American cream cheese tends to have lower fat content than elsewhere, but “Philadelphia” branded cheese is sometimes suggested as a substitute for petit suisse.

 

 

 
Cream cheese is easy to make at home, and many methods and recipes are used. Consistent, reliable, commercial manufacture is more difficult. Normally, protein molecules in milk have a negative surface charge, which keeps milk in a liquid state; the molecules act as surfactants, forming micelles around the particles of fat and keeping them in emulsion. Lactic acid bacteria are added to pasteurized and homogenized milk. During the fermentation at around 22 °C (72 °F),[citation needed] the pH of the milk decreases (it becomes more acidic). Amino acids at the surface of the proteins begin losing charge and become neutral, turning the fat micelles from hydrophilic to hydrophobic state and causing the liquid to coagulate. If the bacteria are left in the milk too long, the pH lowers further, the micelles attain a positive charge and the mixture returns to liquid form. The key, then, is to kill the bacteria by heating the mixture to 52–63 °C (126–145 °F)[citation needed] at the moment the cheese is at the isoelectric point, meaning the state at which half the ionizable surface amino acids of the proteins are positively charged and half are negative.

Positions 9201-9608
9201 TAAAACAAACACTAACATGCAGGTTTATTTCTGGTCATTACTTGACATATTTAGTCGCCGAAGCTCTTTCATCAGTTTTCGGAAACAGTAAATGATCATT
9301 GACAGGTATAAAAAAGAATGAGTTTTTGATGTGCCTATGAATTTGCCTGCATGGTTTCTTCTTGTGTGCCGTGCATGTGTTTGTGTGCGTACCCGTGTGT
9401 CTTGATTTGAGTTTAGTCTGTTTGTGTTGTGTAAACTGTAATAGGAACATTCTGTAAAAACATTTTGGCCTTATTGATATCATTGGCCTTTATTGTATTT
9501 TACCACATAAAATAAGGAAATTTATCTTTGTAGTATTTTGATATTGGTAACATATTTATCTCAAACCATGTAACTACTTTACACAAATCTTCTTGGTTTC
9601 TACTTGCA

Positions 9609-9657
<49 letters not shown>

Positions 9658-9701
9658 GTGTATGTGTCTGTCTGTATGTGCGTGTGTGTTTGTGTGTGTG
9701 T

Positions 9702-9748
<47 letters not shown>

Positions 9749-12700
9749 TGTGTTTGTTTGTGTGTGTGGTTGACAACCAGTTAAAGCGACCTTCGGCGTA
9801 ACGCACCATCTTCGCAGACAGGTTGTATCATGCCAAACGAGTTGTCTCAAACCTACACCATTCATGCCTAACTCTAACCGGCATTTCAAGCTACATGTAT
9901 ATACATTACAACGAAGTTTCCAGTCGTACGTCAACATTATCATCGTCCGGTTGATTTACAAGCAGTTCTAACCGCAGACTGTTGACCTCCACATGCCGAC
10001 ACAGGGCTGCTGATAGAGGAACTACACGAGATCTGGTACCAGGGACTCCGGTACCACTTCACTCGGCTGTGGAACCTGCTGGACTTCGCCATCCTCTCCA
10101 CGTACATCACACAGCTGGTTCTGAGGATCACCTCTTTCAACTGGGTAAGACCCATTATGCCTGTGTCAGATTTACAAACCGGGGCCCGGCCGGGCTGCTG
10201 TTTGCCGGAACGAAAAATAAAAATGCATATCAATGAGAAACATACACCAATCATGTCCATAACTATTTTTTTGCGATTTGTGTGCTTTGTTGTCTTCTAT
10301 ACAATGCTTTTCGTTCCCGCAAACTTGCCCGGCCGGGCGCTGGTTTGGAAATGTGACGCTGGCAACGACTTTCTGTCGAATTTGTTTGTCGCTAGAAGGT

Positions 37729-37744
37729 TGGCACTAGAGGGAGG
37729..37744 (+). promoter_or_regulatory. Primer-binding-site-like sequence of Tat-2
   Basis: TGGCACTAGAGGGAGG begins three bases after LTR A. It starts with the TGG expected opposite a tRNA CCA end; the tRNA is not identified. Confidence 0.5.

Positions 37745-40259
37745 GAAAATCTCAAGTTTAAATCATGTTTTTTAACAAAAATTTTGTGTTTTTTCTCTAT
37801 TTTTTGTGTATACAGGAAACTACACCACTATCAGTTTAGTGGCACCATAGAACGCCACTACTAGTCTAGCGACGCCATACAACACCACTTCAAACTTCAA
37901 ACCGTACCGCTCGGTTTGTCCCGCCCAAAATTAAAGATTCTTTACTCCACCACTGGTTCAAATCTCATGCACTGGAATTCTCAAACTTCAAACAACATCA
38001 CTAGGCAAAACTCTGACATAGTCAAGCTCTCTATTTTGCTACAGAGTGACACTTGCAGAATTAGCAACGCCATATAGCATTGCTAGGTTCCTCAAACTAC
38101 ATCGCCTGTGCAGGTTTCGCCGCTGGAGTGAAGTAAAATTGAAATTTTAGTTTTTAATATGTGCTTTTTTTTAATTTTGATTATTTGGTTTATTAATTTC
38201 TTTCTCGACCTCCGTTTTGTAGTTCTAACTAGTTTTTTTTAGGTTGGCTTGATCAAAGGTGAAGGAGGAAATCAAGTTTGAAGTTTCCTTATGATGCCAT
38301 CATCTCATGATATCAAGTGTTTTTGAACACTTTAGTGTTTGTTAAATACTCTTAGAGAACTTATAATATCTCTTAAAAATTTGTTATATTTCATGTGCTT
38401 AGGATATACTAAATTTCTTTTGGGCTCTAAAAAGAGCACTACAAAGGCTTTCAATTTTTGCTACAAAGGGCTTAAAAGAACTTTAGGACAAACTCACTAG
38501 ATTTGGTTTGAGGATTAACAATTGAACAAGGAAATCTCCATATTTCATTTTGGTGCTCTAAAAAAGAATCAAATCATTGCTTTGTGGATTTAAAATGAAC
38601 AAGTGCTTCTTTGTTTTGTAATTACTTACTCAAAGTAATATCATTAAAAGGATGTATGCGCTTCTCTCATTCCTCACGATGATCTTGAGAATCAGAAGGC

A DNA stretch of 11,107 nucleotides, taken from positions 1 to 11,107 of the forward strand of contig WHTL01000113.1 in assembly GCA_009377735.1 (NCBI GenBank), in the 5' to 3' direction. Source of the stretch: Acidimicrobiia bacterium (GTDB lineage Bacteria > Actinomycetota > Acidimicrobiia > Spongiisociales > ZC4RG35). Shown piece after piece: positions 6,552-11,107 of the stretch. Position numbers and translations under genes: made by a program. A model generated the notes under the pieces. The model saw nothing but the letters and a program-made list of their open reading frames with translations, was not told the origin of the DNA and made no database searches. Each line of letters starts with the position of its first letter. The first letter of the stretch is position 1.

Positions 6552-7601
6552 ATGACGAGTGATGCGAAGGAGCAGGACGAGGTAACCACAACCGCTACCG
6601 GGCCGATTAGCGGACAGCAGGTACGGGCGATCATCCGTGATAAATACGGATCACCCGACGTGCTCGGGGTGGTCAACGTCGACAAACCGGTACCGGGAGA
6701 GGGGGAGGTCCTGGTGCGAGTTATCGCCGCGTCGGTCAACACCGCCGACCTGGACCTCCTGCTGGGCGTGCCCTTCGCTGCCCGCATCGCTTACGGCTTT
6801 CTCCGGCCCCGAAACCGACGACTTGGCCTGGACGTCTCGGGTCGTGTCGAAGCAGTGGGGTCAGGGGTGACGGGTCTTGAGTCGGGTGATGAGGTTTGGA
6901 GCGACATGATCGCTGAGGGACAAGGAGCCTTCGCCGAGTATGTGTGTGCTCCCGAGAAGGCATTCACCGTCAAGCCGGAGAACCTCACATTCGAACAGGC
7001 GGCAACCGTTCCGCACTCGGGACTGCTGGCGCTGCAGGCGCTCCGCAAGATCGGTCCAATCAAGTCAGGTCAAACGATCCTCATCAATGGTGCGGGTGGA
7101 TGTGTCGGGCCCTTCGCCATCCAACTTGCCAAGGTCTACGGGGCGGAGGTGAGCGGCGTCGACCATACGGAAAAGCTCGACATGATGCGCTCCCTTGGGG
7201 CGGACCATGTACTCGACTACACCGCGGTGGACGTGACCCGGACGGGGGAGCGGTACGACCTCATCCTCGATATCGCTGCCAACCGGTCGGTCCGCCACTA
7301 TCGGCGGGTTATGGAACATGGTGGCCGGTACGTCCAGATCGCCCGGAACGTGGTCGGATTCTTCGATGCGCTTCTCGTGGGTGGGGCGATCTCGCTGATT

Inaccurate timing of the heating can produce inferior or unsalable cheese due to variations in flavor and texture. Cream cheese has a higher fat content than other cheeses, and fat repels water, which tends to separate from the cheese; this can be avoided in commercial production by adding stabilizers such as guar or carob gums to prolong its shelf life.

In Spain and Mexico, cream cheese is sometimes called by the generic name queso filadelfia, following the marketing of Philadelphia branded cream cheese by Kraft Foods.

 

PHILADELPHIA Marble Brownies

May 5, 2013 at 12:06 PM | Posted in baking, dessert, Egg Beaters | 6 Comments
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I made a couple of pans of the classic PHILADELPHIA Marble Brownies, one for the house here and another I took over to my Dad in the rehab center. Which he shared with the nurses and everyone was happy! I reduced the fat, calories and carbs by using a Betty Crocker Low Fat Brownie Mix, 1/3 Less Fat Philly Cream Cheese, Splenda Sugar, and Egg Beater‘s. You couldn’t tell the difference, they came out moist and tasty!

 

 

 

PHILADELPHIA Marble Brownies

Photo by Kraft

Photo by Kraft

A generations-old recipe that never loses its appeal mostly because, as one fan says, “It’s the BEST way to have both a brownie & a cheesecake simultaneously.”

What You Need
1 pkg. (18.3 to 19.5 oz.) brownie mix (family size)
1 pkg. (8 oz.) PHILADELPHIA Cream Cheese, softened
1/3 cup sugar
1 egg
1/2 tsp. vanilla
Make It
HEAT oven to 350ºF.

PREPARE brownie batter as directed on package; spread into greased 13×9-inch pan.

BEAT cream cheese with mixer until creamy. Add sugar, egg and vanilla; mix well. Drop by tablespoonfuls over brownie batter; swirl with knife.

BAKE 35 to 40 min. or until cream cheese mixture is lightly browned. Cool completely before cutting to serve. Keep refrigerated.
Kraft Kitchens TipsNoteFor best results, do not use brownie mix with a syrup pouch.Special ExtraSprinkle 1/2 cup BAKER’S Semi-Sweet Chocolate Chunks over brownie batter before baking.SubstitutePrepare using PHILADELPHIA Neufchatel Cheese
nutritional info per serving
Calories 150 Total fat 8 g Saturated fat 2.5 g Cholesterol 25 mg Sodium 80 mg Carbohydrate 17 g Dietary fiber 0 g Sugars 13 g Protein 2 g
http://www.kraftrecipes.com/recipes/philadelphia-marble-brownies-50925.aspx